Despite being a code loving femgineer I secretly harbor a prediliction for design and focus on user experience, which is why I read books like John Maeda’s The Laws of Simplicity, Donald Norman’s Design of Everyday Things, design infographics (What its like to be a Yoga Instructor in the US?, What does it cost to pursue your passion?, Studio Stats), and am obsessed with prototyping. I think its just my innate desire to be creative. For those who are like me or want to learn more about the user experience I thought I’d share this infographic I recently came across done by Onward Search.
Marketing is essentially telling a story and conveying a message to customers and users about a product or a company. But how do you tell a compelling enough story when there are 50,000+ products out there each competing for a slice of the market? Perhaps it would be easier to get a slice of the pie if you’re marketing strategy was baked into your product. The strategies for doing so are highlighted in my latest read: BakedIn. The authors discuss 28 rules that infuse every aspect of your product and business with a story.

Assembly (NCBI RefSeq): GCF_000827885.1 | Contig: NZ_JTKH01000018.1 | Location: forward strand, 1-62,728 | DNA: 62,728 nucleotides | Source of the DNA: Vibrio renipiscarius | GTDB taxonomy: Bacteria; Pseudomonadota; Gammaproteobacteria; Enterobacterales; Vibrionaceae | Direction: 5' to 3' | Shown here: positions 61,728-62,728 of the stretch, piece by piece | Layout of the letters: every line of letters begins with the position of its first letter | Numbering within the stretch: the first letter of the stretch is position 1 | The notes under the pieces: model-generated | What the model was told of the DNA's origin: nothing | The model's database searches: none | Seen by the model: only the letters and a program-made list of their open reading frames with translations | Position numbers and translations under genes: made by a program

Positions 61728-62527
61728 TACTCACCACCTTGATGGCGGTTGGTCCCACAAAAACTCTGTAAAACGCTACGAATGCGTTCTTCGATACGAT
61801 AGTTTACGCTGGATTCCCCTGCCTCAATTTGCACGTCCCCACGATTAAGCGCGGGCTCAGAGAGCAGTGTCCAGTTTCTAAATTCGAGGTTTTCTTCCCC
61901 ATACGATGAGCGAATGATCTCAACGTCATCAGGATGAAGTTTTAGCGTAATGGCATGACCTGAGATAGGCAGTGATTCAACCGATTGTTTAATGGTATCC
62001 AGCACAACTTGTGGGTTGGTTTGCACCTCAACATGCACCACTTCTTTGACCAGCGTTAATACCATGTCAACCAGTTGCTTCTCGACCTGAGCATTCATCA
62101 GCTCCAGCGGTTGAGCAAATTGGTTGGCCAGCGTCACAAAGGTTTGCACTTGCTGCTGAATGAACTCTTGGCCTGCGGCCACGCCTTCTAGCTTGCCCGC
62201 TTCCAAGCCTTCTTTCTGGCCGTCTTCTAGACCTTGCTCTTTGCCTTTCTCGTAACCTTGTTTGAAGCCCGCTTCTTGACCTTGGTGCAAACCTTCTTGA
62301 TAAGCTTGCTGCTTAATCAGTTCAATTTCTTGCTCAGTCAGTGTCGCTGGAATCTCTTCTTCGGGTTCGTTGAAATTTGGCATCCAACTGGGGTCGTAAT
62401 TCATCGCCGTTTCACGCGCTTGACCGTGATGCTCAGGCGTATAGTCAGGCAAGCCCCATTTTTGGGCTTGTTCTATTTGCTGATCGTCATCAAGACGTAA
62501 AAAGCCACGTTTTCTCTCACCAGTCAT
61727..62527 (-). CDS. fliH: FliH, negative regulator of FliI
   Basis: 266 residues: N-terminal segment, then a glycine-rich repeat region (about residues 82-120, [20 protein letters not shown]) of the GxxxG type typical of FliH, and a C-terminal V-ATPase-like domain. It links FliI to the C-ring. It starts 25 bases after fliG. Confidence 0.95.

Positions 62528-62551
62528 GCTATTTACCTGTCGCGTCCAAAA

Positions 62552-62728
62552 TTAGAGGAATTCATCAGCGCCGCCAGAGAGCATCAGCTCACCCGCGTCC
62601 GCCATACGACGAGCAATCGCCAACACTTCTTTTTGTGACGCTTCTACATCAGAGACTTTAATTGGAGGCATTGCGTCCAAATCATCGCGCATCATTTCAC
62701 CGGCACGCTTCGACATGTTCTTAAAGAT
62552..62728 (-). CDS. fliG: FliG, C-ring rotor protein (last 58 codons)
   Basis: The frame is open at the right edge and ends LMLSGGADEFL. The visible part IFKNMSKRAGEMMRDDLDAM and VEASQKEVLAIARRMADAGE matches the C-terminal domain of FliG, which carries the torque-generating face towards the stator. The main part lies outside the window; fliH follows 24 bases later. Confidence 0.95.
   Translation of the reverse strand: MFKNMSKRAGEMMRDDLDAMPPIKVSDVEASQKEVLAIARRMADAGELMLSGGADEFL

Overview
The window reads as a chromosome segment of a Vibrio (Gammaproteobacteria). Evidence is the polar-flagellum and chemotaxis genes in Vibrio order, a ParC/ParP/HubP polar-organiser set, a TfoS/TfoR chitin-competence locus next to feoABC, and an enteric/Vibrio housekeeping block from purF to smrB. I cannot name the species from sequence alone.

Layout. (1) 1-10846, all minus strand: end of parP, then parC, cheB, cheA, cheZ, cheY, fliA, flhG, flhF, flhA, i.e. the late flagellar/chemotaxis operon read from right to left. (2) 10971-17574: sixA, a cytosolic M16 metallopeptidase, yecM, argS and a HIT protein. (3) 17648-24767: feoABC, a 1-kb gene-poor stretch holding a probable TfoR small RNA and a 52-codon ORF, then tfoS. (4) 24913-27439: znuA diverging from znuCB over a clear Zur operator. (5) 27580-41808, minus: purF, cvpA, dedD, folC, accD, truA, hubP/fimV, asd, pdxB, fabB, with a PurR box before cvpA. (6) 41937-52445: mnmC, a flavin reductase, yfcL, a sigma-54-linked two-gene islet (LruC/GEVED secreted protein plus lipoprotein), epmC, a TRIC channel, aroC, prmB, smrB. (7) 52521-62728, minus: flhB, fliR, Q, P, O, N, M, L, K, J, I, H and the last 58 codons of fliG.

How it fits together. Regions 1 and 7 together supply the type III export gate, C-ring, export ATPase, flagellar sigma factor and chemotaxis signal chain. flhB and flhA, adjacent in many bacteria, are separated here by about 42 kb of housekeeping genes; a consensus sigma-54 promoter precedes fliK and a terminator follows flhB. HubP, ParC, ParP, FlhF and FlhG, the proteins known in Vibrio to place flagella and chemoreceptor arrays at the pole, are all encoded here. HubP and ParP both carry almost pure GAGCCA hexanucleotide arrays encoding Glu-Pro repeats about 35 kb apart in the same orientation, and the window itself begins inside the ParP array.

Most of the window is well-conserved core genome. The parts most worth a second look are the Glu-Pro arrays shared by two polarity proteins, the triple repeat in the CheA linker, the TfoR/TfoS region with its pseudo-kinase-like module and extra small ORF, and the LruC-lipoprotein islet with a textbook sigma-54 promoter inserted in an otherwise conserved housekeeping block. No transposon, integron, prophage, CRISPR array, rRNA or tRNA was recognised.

While I’ve been called a marketing genius on stage by Aaron Forth, VP of Product at Mint.com, I hardly warrant such a title. It takes a lot more than just a simple name to create a successful product and brand like Mint.
Here’s are a few highlights of what it does take:
Cultural Trends – understand where the consumer culture that your product is using is headed.
Design – think about ways to design each element and use them as touch points to interact with your customer and evoke an emotional response.
Find out what business you’re in – list all the service and the emotional benefits you create for customers.
Know the entire business category – use a competitors products to see what advantages and disadvantages it possesses.
Get your hive on & Knock down the walls – siloed organizations do not lead to innovation (another reason why great firms fail). You need to foster a collaborative culture within your organization across departments, and make sure that information is flowing between the departments, instead of it being hogged or withheld by a few. If need be jump across silos, but be aware that it might cost you your job.
Absolute – strive to be the superlative in a field (fastest, smallest, quickest)
Design to your weakness – confront the big hairy monster that is standing in the way of your organization’s success and find ways to design around it.
Good short read for anyone who wants to infuse life into a flailing product, create a new product, and most importantly tell a compelling and gripping story to keep customers engaged.